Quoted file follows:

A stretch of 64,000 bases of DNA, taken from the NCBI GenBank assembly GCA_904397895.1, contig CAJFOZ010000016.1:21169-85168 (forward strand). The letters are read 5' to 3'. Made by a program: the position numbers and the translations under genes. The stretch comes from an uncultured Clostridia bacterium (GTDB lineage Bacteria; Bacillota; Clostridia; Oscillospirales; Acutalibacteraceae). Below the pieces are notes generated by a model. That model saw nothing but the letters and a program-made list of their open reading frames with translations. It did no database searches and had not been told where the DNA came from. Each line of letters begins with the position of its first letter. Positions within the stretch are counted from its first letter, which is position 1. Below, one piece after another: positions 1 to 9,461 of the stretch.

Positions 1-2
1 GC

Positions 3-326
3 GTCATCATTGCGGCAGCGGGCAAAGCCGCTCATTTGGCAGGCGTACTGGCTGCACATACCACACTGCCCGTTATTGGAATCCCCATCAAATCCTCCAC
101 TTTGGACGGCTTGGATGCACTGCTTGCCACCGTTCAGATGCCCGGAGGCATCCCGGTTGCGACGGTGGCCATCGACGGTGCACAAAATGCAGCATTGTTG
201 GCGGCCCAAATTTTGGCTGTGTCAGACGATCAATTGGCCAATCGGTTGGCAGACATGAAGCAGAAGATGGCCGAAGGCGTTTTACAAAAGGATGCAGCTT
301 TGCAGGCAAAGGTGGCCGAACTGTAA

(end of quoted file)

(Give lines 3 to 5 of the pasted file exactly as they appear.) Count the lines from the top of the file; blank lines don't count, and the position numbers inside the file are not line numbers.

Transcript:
1 GC

Positions 3-326
3 GTCATCATTGCGGCAGCGGGCAAAGCCGCTCATTTGGCAGGCGTACTGGCTGCACATACCACACTGCCCGTTATTGGAATCCCCATCAAATCCTCCAC